At the Mayor’s Fair, elected officials rush for water management solutions

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At the Mayor's Fair, elected officials rush for water management solutions

The fair of mayors and local authorities will take place in Paris until 24 November. With the drought this summer and the current energy crisis, water management is winning.

Nearly fifty French communities are still subject to a water restriction order in this month of November 2022. The drought that raged in the summer continues to worry elected officials. This was felt in the exchanges and demonstrations at the Fair of Mayors and Local Authorities, which will be held in Paris (Porte de Versailles) from 22 to 24 November.

At the stand of Birdz, Veolia’s IoT subsidiary, Xavier Meistermann, key account manager, explains that a few weeks ago, a city in Brittany was still wondering whether it was necessary to cut off access to drinking water. “The groundwater tables have not been replenished. It is surface water that is pumped up and in large cities, such as Saint-Brieuc or Rennes for example, this may not be enough to provide drinking water. This is also the case in Nantes, where more and more salt water is mixed with fresh water , hindering the supply of drinking water, hence the need to measure and monitor water quality through IoT.”

Water management solutions and leak detection sensors have attracted attention. “Between 20 and 30% of the water in the French network is lost, so elected officials love these offers because the French network is old and poorly mapped,” confirms Stéphanie Gay-Torrente, director of the show. Plumbing company Flovea stood out with its Connected Flowbox solution for water consumption management. “Water monitoring makes it possible to detect leaks and anticipate building decay, because an aging building causes leakage,” explains Nicolas Steinmetz, CIO of the company, while – ironically – closely observing how one of his stand neighbors mop up minor water damage.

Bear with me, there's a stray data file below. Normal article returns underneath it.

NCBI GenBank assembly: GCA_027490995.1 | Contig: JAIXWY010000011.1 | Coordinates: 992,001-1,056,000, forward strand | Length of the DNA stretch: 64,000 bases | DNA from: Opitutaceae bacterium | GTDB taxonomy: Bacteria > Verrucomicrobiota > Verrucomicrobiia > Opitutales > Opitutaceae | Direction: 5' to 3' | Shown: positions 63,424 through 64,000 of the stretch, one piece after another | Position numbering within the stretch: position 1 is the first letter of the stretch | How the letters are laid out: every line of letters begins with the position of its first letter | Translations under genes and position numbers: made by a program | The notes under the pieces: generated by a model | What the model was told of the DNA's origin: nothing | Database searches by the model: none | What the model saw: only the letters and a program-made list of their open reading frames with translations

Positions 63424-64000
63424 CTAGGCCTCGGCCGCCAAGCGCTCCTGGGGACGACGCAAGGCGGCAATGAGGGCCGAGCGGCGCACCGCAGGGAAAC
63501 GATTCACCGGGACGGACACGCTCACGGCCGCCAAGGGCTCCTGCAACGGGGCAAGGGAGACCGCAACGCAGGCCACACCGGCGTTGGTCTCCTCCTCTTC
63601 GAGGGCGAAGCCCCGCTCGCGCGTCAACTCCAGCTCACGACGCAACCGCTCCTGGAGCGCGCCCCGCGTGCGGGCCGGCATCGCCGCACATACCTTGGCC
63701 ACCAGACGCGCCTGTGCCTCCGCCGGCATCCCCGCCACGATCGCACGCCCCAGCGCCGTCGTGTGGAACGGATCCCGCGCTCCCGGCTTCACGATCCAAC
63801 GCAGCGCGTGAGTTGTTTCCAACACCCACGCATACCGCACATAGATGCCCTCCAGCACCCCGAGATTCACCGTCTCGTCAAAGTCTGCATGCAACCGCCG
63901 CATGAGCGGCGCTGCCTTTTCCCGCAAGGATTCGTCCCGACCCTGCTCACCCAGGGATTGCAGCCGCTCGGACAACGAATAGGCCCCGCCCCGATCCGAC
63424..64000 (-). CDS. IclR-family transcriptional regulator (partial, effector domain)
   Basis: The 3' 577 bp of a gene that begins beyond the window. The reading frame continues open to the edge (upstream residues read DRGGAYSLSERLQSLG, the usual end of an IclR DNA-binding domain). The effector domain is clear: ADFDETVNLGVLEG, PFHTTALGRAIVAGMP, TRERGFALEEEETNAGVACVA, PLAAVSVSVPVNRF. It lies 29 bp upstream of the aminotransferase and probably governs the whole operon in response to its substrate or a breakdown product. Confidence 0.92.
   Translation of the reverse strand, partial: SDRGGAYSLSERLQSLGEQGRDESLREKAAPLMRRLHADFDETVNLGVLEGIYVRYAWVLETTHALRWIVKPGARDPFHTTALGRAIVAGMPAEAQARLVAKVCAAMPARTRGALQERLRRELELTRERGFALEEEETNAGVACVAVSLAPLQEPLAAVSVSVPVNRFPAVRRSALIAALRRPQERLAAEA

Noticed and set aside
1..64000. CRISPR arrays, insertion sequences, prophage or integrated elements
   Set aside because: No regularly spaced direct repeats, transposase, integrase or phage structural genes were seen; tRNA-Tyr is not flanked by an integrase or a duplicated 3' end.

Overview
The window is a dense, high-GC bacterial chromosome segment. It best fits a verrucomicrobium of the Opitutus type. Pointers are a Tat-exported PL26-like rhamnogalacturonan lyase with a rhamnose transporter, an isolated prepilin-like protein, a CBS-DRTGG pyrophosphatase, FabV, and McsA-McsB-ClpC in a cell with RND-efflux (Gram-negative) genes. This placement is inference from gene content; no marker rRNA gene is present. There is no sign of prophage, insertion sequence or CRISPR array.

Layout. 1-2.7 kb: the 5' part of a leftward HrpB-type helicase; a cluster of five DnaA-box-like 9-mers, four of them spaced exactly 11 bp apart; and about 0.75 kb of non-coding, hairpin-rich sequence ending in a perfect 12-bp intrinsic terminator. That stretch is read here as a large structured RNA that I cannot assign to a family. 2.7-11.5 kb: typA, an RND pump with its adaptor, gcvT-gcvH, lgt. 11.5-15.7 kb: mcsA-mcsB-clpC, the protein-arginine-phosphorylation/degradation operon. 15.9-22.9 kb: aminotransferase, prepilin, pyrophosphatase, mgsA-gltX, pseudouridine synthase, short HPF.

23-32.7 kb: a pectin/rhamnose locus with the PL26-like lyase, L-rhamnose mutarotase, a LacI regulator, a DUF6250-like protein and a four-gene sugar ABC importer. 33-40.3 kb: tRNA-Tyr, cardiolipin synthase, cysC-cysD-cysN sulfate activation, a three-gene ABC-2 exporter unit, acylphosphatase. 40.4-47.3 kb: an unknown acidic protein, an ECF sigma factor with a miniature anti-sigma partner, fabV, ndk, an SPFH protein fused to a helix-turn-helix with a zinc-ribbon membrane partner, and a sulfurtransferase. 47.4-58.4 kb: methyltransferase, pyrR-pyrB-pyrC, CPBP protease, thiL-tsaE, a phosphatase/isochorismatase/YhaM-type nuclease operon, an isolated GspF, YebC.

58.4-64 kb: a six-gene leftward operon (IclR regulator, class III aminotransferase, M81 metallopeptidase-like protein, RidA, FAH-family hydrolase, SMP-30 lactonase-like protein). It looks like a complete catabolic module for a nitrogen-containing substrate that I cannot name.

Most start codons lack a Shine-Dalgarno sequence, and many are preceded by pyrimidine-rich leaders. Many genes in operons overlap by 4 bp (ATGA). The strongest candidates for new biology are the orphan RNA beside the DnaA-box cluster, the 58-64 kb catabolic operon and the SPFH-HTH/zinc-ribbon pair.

“Putting water in the reservoirs is very energy intensive”

Water management is also associated with the energy crisis. “Putting water into reservoirs is very energy intensive. With the current price of energy, communities do not want to produce water only to lose almost a quarter of it,” emphasizes Eric Laumonier, head of sales at Leakmited, a French company characterized by its AI for the detect water leaks. A view shared by Stéphane Gervais, executive VP of strategic innovation & smart data of French equipment manufacturer Lacroix: “Leaks are not just wasted water, but also treatments, energy and transport that are carried out for nothing.” The same story on the stand of Saur, drinking water supplier, one of the largest exhibitors at the fair.

One of the novelties this year at the Fair of Mayors and Local Authorities is the highlighting of territorial satellite applications. Five start-ups were called to testify about their use of satellite imagery. Here, too, the issue of water is central to the presentations. “We specialize in fighting environmental damage by using satellite imagery and AI, especially to detect illegal dumping of waste near waterways that could pollute them,” explains Anthony Graveline, CEO of Disaitek , from. The company Vortex.io from Toulouse, in turn, wants to create a digital twin of waterways to monitor the risks of flooding or drought via the Internet of Things and satellite.

By making water the strong trend of the show, with urban mobility as the highlight in pavilion 3, the Mayors and Local Authorities Show has done well. “There are a lot more people than last year, the economic situation makes all players stingy with energy-related solutions,” explains Pierre Royer, smart city business manager at Pyrescom. Stéphanie Gay-Torrente expects more than 50,000 visitors over three days, 10% more than in 2021. The exhibitor section, with 1,200 participating companies, is growing by 12%.

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